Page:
People stand in front of a shop displaying Greek flags
Athens - AFP
Seven out of ten Greeks want their leaders to reach an agreement with their creditors as the country's debt drama drags on, but almost a quarter back leaving the EU, a survey published Sunday showed.
Just over 23 percent of Greeks would prefer splitting from the European Union, while slightly under 72 percent said they supported an agreement with creditors when asked "what would be the best solution for the country", according to a poll in Greek paper To Vima.
The other five percent didn't voice a preference.
Greece has been trying to negotiate a deal that would unlock 7.2 billion euros ($7.8 billion) in remaining EU-International Monetary Fund bailout money that Greece needs to avoid default and a possible exit from the euro.
Just over 20 percent told pollsters they would like to return to their old currency the drachma, according to the survey of 1,007 people carried out from April 21-22.
Greeks seem to be ambivalent about their leaders' confrontational stance in negotiating with their creditors, with only half approving of the strategy that has seen tempers flare and accusations fly.
But their disapproval of the stance has fallen less on Prime Minister Alexis Tsipras, who enjoys a 61-percent approval rating.
Finance Minister Yanis Varoufakis, who has headed up the stormy debt negotiations, has the approval of just over 51 percent of his countrymen.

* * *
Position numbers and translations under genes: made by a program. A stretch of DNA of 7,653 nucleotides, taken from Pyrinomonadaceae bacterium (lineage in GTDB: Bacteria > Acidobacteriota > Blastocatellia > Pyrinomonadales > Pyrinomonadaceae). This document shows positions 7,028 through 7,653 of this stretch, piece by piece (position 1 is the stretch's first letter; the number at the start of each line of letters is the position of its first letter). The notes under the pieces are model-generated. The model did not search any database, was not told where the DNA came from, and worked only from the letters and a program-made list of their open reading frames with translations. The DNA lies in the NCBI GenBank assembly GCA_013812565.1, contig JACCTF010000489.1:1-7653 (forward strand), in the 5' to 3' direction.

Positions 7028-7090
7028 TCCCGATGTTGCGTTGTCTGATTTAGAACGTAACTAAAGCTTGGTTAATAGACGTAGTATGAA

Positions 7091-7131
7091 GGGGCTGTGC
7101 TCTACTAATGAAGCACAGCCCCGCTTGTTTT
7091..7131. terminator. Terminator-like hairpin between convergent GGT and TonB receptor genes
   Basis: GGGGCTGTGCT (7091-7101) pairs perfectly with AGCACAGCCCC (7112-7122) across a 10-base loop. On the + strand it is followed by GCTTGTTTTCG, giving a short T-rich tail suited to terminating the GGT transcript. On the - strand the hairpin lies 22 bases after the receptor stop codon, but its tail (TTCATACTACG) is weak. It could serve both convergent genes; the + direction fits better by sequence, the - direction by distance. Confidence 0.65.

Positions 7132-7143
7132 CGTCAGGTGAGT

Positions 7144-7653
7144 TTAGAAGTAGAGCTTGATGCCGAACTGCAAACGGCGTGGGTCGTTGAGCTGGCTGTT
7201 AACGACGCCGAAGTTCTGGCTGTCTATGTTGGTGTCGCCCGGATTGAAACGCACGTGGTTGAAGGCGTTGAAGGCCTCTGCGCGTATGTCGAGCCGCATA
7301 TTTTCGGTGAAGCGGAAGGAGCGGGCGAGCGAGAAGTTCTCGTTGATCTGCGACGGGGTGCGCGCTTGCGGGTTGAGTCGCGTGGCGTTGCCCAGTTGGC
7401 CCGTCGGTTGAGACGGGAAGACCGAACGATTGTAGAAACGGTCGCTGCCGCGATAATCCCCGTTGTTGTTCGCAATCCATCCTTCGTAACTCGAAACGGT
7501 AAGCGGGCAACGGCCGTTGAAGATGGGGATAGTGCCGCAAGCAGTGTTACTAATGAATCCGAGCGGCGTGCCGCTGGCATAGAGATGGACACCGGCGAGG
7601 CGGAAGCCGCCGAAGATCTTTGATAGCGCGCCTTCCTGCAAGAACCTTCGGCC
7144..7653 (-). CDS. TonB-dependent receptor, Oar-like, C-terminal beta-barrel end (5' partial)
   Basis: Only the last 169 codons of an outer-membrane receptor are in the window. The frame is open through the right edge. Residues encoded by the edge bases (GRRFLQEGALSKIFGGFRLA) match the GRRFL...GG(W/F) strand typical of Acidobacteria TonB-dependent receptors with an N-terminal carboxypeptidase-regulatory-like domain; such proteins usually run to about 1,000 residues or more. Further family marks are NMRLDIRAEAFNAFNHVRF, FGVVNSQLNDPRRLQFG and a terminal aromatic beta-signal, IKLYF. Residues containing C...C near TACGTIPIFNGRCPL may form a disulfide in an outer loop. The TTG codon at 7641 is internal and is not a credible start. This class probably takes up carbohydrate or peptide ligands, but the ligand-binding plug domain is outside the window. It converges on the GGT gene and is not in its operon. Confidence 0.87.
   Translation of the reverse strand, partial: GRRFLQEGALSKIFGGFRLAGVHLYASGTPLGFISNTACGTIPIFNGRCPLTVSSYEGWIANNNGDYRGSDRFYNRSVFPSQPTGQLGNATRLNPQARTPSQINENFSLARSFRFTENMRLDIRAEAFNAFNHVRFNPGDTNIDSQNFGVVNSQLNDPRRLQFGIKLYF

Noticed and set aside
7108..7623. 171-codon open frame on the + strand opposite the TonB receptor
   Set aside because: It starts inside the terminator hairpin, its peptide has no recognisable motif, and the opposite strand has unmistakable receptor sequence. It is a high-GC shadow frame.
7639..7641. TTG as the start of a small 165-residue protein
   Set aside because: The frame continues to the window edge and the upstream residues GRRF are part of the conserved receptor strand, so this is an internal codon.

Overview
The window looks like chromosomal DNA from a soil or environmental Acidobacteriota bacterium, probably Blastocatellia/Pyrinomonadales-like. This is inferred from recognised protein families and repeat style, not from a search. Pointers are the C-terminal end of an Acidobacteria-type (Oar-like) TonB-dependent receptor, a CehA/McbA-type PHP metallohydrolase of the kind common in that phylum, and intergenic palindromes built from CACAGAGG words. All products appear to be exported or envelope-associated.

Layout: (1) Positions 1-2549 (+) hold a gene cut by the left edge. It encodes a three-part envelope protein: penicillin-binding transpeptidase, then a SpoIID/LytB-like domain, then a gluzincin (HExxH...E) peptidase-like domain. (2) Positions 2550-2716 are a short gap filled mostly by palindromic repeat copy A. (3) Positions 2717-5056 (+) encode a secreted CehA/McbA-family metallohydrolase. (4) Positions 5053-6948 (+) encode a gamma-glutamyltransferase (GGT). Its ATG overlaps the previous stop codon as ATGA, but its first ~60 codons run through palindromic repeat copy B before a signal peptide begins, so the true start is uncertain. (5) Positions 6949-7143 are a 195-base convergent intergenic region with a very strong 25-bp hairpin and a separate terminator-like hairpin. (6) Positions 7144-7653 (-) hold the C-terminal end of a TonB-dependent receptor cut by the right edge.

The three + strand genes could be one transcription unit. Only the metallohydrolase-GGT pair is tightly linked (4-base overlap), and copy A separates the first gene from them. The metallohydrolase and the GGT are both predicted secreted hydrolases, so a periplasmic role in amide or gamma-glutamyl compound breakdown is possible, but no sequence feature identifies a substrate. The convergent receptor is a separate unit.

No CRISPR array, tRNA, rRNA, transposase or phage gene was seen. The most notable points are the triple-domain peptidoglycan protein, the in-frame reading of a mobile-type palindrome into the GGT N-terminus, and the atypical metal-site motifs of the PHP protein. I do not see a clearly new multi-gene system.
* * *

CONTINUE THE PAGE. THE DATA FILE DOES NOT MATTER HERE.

He maintained his critical tone in comments published Sunday, two days after a tense meeting with European finance ministers in Latvia that ended without a deal.
"Our duty is to convince our partners that we are working for profound reforms and a reasonable public finance policy," Varoufakis told Greek paper Realnews.
"Their duty is to give up their sterile attachment to the logic of memorandums (austerity) that has failed," he added.
The eurozone's 19 finance ministers ended the meeting in Riga without a breakthrough to unlock 7.2 billion euros ($7.8 billion) in bailout cash, with the threat of a messy exit by Greece from the euro still hanging in the balance.
In a Tweet Sunday, Varoufakis quoted former American president Franklin Delano Roosevelt (FDR), who spurred major reforms in the United States after the Great Depression.
"FDR, 1936: "They are unanimous in their hate for me; and I welcome their hatred." A quotation close to my heart (& reality) these days."